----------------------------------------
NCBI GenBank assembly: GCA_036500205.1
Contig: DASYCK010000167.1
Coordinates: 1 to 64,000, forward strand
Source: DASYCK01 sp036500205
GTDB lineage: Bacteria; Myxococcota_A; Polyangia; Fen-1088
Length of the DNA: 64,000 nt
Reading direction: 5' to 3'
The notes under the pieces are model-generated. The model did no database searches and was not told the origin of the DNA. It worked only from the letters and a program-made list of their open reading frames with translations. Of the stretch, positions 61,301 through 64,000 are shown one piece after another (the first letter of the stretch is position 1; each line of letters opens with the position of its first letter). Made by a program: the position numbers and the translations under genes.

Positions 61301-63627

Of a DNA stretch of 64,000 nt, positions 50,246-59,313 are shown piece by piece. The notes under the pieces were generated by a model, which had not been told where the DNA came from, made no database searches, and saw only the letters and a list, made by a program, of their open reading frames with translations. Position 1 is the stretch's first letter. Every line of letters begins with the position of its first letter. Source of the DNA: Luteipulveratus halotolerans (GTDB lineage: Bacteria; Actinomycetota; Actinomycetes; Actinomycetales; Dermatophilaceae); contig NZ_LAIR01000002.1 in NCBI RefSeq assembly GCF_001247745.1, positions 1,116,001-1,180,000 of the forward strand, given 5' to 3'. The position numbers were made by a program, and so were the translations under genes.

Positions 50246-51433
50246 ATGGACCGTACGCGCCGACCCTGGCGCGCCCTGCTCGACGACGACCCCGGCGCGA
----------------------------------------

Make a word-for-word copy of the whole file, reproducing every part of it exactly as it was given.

NCBI GenBank assembly: GCA_036500205.1
Contig: DASYCK010000167.1
Coordinates: 1 to 64,000, forward strand
Source: DASYCK01 sp036500205
GTDB lineage: Bacteria; Myxococcota_A; Polyangia; Fen-1088
Length of the DNA: 64,000 nt
Reading direction: 5' to 3'
The notes under the pieces are model-generated. The model did no database searches and was not told the origin of the DNA. It worked only from the letters and a program-made list of their open reading frames with translations. Of the stretch, positions 61,301 through 64,000 are shown one piece after another (the first letter of the stretch is position 1; each line of letters opens with the position of its first letter). Made by a program: the position numbers and the translations under genes.

Positions 61301-63627

Of a DNA stretch of 64,000 nt, positions 50,246-59,313 are shown piece by piece. The notes under the pieces were generated by a model, which had not been told where the DNA came from, made no database searches, and saw only the letters and a list, made by a program, of their open reading frames with translations. Position 1 is the stretch's first letter. Every line of letters begins with the position of its first letter. Source of the DNA: Luteipulveratus halotolerans (GTDB lineage: Bacteria; Actinomycetota; Actinomycetes; Actinomycetales; Dermatophilaceae); contig NZ_LAIR01000002.1 in NCBI RefSeq assembly GCF_001247745.1, positions 1,116,001-1,180,000 of the forward strand, given 5' to 3'. The position numbers were made by a program, and so were the translations under genes.

Positions 50246-51433
50246 ATGGACCGTACGCGCCGACCCTGGCGCGCCCTGCTCGACGACGACCCCGGCGCGA